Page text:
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Wars and Unsuccessful Revolts

"...throughout history, the misfortune at an interval after an unsuccessful revolt has normally taken the form of a military reversal, the death of a sovereign, the end of a dynasty, or a combination of these."

An agitation of a physical nature that Lindsay spends a fair amount of time discussing is that of unsuccessful revolts. These intervals are looked upon from the view of the successful sovereign. Repercussions after the standard interval tend to hurt the party in power that had suppressed the revolt. Consequently, the intervals are described as easy (suppression of the rebellion) to difficult ("victory" for the rebels). "According to my theory, the losers of unsuccessful revolts gain their ends, to some degree at least, after the lapse of one or more of the three intervals."

A well-known example of an unsuccessful revolt is the American Civil War, 1861–65. It is also an example of multiple cycles overlapping and exerting their effects. When viewed as a simple rebellion, the progression goes from easy to difficult.

"Not only does the party which puts down the rebellion suffer misfortune after the lapse of an interval; the losing side usually achieves at least part of its aims." Of all the aims of the South during this time, the most infamous was to keep African-Americans in subjugation. In May of 1896, 35 years after the start of the Civil War, the Supreme Court of the United States handed down a decision in the case of Plessy v Ferguson that upheld the constitutionality of state laws requiring racial segregation under the doctrine of "separate but equal."

In September of 1901, 40 years after the beginning of the Civil War, President McKinley was shot and killed. McKinley was the leader of the side that had quelled the revolt. Lindsay wrote that in deciding whether there will be recognizable effects from assassination attempts, we must examine whether the counts agree with intervals from other agitations and gauge the impression an attempted assassination makes on contemporaries.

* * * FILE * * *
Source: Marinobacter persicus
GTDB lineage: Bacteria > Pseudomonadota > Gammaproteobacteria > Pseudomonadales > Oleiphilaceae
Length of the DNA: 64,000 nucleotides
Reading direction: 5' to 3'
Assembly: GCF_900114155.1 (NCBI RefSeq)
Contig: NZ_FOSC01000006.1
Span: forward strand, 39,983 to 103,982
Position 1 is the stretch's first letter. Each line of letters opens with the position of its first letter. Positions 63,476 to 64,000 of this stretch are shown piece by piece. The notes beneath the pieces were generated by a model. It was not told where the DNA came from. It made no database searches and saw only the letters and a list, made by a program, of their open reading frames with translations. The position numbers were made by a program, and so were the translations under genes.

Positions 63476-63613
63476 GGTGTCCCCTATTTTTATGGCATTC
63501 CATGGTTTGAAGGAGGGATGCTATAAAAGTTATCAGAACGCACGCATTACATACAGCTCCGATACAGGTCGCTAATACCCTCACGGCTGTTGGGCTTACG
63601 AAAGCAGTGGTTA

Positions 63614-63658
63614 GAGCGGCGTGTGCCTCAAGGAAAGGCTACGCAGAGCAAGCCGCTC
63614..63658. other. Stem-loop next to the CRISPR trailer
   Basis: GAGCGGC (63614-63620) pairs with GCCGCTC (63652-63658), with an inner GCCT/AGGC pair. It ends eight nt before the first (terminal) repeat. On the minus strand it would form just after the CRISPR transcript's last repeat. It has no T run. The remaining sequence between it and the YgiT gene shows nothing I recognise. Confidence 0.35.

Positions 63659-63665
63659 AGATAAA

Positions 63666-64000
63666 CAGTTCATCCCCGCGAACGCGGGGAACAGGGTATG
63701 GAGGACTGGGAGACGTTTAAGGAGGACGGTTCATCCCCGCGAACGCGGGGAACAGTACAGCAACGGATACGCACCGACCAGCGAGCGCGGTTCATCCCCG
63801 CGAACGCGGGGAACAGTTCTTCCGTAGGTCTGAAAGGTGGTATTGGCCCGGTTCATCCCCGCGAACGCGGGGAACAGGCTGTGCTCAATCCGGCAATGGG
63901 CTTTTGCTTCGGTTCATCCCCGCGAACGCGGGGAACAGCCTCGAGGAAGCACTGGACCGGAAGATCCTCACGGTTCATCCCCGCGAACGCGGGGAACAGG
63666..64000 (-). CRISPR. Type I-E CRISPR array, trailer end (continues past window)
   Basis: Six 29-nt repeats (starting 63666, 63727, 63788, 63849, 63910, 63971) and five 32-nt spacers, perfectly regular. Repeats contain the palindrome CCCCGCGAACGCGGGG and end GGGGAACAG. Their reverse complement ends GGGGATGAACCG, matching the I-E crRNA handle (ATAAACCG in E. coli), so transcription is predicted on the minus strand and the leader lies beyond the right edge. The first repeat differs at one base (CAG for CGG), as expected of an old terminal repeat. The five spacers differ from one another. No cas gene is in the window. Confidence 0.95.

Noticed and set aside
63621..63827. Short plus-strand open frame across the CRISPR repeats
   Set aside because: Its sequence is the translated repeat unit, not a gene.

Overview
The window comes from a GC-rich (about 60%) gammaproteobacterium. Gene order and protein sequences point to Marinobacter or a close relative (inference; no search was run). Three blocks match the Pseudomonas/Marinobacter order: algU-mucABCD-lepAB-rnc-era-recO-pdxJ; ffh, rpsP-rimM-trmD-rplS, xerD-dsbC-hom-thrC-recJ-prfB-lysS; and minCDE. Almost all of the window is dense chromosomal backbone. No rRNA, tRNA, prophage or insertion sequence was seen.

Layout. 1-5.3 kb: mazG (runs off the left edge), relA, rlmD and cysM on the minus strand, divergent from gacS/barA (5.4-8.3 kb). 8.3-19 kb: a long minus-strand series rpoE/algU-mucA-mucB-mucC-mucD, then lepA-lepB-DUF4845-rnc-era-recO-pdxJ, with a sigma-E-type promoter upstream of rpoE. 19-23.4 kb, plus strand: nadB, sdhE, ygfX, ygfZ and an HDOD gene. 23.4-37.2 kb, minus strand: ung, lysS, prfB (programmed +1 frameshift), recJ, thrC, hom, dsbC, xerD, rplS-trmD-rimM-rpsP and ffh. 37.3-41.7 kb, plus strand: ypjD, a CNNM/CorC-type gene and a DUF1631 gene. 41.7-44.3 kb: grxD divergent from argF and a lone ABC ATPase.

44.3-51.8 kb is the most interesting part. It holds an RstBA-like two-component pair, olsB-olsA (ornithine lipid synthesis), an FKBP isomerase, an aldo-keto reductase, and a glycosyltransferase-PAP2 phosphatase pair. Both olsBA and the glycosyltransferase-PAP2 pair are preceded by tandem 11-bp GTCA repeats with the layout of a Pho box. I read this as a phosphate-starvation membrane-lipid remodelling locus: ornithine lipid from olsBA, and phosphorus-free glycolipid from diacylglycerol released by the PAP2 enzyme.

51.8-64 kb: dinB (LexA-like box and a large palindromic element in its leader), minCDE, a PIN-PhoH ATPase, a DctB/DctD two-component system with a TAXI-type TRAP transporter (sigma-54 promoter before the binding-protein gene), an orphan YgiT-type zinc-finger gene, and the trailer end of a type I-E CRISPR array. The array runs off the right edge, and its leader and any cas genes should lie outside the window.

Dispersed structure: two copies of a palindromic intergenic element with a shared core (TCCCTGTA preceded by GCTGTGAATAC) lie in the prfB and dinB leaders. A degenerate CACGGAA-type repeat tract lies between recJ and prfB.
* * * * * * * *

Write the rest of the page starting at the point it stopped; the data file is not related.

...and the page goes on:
Finally, 56 years after 1861, Germany announced its policy of unrestricted submarine warfare (January 1917), forcing the United States into World War I. Again, one might think that America, being at a moment of difficulty, would lose the war. Not only was America at a juncture of both difficulty and ease, but Germany found itself at a juncture of difficulty.

"We have seen that two developments can normally be detected at the intervals after an unsuccessful revolt. The rebels, or their successors, gain a portion of what they had struggled for. Sometimes they realize the original aim in a positive fashion; in other cases, the best they can do is, in effect, wreak vengeance on the party that suppressed the revolt. The faction which quelled the disturbance, or its lineal successor, suffers a misfortune in its turn. It may be particularized in a head of state, someone close to him, or an individual to whom he has delegated powers. On other occasions, the disaster is visited on the nation as a unit, and it has most often taken the form of a military defeat at the hands of a foreign power. When misfortune does not come in this obvious way, it is likely to come in that field or endeavor at which the winners of the earlier contest have tried hardest to succeed."

An excellent example of different progressions overlapping can be seen in 18th- and early-19th-century Germany. A period of difficult to easy (from the viewpoint of the German states) began with the defeat of Prussia, by Napoleon, in 1806 at the Battle of Jena. The 57-year interval in 1863 appeared to mark a turn in fortunes and culminated in the establishment of the German empire in 1871, 69 years after the Battle of Jena. The year 1871 marked the start of another count of 64–69 years of positive time. Count the 69-year interval from the establishment of the German empire in 1871 and you come to 1940. Hitler reached his apogee with the defeat of France in June 1940, and his fortunes began to wane when he lost the Battle of Britain that fall. At the same time, a progression of easy to difficult was occurring. Nationalistic revolts had occurred in both Berlin and Vienna in 1848. Both revolts were put down, starting a period of easy to difficult for German authorities. Then, 69 years later was the end of World War I, a period of difficulty that was offset somewhat by the period of ease that was to culminate in 1940.

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